A hawker in Gurney Drive preparing wantan noodles which is among the 13 Penang street food which only locals should cook. – The Malaysian Insider pic by Hasnoor Hussain, January 19, 2015.In the food paradise of Penang, 13 types of street food have been identified as popular local specialities that should be cooked by Malaysians as the state takes its first step towards retaining the unique taste and flavour of its famous cuisine.
They are assam laksa, char koay teow, curry mee, hokkien mee, lor bak (avillion bak), wantan noodles, pasembor, chee cheong fun, mee sotong, char koay kak, oh chien (fried oysters), koay teow th’ng and nasi lemak.
The food were “certified” by the public as famous local street food in a study conducted by the Penang Municipal Council (MPPP) last year to collect feedback from the people on the proposal to ban foreigners from being employed as the main cooks at hawker stalls to protect the state’s food heritage.
With the people’s approval secured, Penang launched the “Penang Street Food” tagline at the Gurney Drive hawker centre last night.
At the launch, 21 local hawkers offering the 13 types of street food and who cooked the food themselves without hiring foreigners to do it, were each issued a special sticker to indicate that the food they served was authentic.
Chief Minister Lim Guan Eng, who personally presented the stickers to the hawkers, said it is important for the state to protect its local flavours because Penang’s street food is an attraction that draws visitors to the state from around Malaysia and the world.
He said Penang could not risk the good name of its street food and lose tourists, who also visited the state because they enjoyed the food.
“We have listened to the criticism against the proposal to ban foreigners from being employed as main cooks at hawker stalls selling our street food.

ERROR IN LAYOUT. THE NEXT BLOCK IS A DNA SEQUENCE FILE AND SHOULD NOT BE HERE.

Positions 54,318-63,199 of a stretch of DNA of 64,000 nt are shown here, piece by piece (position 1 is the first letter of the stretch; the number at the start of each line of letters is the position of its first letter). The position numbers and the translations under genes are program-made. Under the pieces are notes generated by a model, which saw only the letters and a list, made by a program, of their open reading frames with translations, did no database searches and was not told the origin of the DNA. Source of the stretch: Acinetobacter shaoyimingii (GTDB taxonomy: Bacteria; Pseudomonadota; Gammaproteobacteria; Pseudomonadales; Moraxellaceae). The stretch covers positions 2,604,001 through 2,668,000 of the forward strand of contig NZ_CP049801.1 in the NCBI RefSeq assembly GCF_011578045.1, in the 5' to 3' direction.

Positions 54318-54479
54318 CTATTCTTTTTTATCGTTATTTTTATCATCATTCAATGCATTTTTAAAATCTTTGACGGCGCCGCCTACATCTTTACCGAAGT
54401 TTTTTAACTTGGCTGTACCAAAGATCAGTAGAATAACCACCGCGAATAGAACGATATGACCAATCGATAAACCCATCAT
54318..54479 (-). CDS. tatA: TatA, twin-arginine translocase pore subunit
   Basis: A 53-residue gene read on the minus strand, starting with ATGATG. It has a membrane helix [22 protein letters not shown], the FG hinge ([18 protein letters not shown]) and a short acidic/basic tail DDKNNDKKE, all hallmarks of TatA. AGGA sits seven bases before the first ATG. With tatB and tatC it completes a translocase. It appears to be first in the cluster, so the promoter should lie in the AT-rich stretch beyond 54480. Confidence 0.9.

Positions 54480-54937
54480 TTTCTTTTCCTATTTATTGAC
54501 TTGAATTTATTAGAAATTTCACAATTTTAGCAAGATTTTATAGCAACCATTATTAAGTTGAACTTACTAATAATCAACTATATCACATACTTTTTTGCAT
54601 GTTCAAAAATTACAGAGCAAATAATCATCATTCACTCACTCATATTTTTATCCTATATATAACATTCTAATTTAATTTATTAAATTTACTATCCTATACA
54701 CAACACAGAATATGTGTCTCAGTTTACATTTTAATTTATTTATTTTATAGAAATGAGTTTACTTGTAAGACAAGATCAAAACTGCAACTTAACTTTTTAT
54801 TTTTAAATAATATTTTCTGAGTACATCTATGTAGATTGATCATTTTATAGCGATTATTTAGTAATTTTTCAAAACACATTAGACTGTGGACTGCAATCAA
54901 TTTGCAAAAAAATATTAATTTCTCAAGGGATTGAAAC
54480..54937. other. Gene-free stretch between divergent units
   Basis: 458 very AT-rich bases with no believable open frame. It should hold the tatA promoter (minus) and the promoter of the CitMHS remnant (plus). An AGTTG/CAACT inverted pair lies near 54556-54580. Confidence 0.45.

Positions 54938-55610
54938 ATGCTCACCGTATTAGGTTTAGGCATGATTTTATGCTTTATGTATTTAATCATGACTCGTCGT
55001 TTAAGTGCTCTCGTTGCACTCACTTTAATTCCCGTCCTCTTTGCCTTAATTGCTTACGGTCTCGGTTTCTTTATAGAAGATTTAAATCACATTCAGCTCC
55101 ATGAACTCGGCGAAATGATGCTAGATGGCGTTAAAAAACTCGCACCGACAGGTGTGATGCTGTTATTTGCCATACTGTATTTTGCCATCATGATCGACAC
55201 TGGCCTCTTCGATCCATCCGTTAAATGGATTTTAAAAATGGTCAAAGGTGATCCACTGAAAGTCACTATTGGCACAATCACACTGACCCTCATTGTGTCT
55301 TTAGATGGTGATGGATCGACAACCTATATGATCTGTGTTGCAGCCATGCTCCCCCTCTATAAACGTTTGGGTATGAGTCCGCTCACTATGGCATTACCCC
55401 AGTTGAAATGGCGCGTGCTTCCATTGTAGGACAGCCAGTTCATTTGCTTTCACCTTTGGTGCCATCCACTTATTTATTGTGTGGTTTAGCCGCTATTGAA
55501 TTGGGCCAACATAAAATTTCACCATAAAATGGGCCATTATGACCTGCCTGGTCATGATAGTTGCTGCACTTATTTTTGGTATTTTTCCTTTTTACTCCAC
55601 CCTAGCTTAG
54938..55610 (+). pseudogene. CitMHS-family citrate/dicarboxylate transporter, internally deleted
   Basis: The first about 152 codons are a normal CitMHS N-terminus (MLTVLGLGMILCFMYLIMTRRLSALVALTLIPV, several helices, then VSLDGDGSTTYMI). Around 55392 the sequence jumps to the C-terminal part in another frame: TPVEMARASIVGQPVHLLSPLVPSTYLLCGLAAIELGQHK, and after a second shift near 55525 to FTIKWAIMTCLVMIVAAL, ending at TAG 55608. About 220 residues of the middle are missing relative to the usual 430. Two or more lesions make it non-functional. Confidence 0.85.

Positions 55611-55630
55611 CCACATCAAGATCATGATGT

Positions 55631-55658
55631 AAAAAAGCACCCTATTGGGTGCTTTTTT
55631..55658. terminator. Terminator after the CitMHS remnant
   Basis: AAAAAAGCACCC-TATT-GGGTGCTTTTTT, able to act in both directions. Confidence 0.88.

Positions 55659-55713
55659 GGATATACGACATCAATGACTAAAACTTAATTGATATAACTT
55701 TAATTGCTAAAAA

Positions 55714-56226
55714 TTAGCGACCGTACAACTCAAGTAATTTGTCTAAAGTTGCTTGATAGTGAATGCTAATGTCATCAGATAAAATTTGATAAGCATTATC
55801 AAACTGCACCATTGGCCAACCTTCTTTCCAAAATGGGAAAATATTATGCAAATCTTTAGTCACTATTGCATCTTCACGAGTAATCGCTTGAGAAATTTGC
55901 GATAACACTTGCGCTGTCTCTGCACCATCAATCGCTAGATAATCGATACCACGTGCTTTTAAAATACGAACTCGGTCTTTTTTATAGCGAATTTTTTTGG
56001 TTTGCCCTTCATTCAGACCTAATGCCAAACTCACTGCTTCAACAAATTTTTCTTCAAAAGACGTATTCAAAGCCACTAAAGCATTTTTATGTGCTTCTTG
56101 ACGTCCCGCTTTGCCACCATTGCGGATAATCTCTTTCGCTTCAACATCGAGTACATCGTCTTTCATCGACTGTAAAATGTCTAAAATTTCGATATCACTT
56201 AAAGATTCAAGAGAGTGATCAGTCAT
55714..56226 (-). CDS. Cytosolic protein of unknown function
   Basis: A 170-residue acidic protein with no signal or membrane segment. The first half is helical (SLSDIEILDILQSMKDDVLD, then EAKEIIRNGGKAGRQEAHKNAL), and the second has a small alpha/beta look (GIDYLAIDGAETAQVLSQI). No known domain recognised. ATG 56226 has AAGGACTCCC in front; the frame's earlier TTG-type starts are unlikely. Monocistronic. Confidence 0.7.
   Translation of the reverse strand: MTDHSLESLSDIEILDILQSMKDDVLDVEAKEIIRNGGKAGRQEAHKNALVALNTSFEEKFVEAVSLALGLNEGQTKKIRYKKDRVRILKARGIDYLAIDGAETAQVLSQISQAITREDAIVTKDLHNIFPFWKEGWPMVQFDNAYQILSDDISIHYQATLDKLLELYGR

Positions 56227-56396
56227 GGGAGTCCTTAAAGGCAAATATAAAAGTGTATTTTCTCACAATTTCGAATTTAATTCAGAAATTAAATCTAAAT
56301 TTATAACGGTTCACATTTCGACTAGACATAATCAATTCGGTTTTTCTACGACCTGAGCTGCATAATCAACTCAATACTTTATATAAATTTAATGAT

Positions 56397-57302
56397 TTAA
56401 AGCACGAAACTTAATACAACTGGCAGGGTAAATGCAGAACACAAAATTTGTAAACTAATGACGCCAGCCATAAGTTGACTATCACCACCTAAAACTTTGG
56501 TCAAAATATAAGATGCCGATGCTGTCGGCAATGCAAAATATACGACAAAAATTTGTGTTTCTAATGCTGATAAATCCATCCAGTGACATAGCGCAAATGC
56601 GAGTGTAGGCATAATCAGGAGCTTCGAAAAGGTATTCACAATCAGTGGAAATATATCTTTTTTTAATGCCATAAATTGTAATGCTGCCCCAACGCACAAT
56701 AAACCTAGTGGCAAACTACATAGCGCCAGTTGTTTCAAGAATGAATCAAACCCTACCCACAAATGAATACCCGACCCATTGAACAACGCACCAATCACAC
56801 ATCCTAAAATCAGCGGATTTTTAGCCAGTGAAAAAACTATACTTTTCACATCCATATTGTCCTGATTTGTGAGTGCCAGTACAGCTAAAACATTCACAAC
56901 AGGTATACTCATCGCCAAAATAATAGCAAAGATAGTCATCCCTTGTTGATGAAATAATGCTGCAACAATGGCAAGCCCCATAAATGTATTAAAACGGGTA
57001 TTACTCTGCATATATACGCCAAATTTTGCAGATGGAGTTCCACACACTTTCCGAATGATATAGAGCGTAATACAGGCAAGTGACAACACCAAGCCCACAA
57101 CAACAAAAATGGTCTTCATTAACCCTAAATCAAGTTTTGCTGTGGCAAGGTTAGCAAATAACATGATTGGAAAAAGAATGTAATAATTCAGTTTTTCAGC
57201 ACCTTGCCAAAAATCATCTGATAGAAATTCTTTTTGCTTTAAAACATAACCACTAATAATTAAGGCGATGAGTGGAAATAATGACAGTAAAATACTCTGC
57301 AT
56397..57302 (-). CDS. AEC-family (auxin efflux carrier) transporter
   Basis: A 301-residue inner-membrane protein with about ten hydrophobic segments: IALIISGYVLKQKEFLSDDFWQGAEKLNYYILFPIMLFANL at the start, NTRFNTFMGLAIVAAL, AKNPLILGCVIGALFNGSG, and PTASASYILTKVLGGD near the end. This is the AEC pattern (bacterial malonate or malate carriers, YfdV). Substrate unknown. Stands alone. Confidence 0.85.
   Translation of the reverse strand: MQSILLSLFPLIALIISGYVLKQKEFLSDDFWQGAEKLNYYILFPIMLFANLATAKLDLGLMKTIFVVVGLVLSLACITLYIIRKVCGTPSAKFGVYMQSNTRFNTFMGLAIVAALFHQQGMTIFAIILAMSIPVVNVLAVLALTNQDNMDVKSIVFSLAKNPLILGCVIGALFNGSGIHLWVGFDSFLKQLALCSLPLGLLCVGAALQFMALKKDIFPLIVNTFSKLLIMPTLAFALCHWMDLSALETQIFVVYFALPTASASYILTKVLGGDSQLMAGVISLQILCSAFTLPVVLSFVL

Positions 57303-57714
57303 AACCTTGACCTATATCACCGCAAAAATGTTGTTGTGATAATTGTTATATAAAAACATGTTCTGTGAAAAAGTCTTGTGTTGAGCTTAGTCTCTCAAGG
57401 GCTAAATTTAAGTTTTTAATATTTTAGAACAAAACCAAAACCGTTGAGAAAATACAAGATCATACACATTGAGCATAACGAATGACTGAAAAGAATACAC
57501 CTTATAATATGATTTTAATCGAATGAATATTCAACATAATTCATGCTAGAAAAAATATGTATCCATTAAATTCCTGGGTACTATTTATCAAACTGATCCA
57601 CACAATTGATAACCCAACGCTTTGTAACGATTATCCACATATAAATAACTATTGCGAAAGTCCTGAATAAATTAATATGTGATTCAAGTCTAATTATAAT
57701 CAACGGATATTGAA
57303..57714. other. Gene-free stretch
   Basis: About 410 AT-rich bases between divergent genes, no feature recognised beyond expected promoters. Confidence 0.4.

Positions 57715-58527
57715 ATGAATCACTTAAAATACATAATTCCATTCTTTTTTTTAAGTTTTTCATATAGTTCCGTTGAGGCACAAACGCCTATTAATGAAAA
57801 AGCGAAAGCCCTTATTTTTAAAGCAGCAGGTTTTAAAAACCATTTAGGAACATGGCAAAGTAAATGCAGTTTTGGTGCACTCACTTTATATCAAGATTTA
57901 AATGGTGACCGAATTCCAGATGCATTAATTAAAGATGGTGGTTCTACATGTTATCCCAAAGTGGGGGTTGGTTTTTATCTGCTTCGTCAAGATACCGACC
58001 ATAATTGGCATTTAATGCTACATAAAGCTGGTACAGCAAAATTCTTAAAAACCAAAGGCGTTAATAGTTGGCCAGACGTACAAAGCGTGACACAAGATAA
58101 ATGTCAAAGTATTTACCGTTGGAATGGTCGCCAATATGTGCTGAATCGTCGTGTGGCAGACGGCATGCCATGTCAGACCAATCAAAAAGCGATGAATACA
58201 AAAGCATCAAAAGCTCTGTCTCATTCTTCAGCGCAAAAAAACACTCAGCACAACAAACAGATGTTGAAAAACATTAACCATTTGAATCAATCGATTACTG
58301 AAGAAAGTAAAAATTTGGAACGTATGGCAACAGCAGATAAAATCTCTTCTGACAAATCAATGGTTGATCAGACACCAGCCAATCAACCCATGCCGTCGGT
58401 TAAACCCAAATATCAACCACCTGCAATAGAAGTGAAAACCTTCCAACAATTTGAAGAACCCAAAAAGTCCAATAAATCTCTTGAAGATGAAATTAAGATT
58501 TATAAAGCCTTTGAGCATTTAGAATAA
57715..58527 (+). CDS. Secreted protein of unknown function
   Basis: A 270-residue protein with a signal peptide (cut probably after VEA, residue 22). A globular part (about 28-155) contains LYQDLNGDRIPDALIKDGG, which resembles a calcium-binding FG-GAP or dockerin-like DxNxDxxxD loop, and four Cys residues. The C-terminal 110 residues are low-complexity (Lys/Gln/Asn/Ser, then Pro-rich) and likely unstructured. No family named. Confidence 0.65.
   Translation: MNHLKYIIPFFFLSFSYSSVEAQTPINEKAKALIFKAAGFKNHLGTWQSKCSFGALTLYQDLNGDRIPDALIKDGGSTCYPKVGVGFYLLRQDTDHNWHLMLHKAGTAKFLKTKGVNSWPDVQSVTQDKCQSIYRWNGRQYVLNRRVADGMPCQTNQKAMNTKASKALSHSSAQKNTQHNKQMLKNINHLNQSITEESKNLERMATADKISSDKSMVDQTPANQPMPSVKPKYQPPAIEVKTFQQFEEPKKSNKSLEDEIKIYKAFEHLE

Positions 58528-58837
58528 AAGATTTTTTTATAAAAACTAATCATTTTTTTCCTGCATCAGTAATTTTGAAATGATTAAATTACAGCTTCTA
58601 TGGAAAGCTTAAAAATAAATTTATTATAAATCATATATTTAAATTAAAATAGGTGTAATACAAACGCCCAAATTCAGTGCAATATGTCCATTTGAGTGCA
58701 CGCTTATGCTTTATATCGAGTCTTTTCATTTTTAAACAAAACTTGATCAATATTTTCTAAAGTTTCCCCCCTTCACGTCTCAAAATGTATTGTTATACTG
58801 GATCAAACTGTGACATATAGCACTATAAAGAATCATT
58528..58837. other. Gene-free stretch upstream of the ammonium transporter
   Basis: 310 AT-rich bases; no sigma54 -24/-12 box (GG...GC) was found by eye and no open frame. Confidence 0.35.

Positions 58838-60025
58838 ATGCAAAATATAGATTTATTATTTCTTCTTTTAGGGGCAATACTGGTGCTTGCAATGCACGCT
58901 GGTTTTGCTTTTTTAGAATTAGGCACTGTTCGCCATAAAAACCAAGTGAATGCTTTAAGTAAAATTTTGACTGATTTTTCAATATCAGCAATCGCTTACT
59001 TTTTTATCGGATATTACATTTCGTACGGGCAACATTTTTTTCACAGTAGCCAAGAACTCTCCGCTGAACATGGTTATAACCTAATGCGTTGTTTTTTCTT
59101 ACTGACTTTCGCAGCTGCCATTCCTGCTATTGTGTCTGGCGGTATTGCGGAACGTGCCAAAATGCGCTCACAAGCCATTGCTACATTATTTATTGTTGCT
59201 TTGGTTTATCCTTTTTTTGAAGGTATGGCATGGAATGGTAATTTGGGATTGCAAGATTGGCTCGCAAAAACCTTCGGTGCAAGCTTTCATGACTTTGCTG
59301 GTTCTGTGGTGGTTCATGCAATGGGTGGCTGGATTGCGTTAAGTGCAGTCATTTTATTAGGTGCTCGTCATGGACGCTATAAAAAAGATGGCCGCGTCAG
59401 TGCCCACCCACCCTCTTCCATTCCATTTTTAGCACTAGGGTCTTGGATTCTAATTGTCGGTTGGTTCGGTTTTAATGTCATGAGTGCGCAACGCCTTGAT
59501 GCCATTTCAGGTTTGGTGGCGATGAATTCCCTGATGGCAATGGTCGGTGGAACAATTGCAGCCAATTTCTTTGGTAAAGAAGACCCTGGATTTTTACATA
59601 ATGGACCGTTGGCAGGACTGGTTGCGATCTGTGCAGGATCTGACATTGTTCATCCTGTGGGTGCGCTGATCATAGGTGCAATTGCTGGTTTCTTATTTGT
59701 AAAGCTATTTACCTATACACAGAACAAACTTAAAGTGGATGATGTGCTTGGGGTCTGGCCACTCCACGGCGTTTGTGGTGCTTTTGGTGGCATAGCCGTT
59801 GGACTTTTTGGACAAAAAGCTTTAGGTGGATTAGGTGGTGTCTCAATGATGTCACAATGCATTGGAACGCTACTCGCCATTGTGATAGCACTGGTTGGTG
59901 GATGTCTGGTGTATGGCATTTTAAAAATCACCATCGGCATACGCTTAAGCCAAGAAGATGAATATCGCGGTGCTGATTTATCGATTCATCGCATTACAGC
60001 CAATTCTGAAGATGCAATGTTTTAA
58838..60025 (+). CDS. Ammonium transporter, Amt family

“We ran a survey and found 87% of the respondents supporting the move. There is nothing discriminatory about it and there are no double standards,” he said.
When the proposal was made last year, most people in Penang, even hawkers, were supportive of the move.
However, there were also others who felt that barring foreigners from cooking was discriminatory; while some worried that hawkers would be limited to selling only local food and not those from other culinary cultures like sushi or pizza.
Lim said when it comes to local street food, there is an expectation that it should be cooked by Malaysians, rather than the foreign help who may be unable to maintain the original tastes.
The foreign-cook ban, which starts this year, is only imposed on hawker stalls. The authorities are giving all stall operators a one-year grace period to get used to the idea.
Penang local government committee chairman Chow Kon Yeow said the authorities would also be implementing the new move step-by-step.
He said the stickers would be issued to local hawkers selling the 13 types of food at council-owned hawker centres around the state first.
“The list of popular local street food may also be expanded in future following more surveys to ask the people which street food they think is popular and they enjoy eating,” he said.
As part of the MPPP’s ongoing efforts to improve and help maintain the quality of Penang street food, the council is also asking members of the public to share their thoughts and list down the most popular types of street food in the state.
BY LOOI SUE-CHERN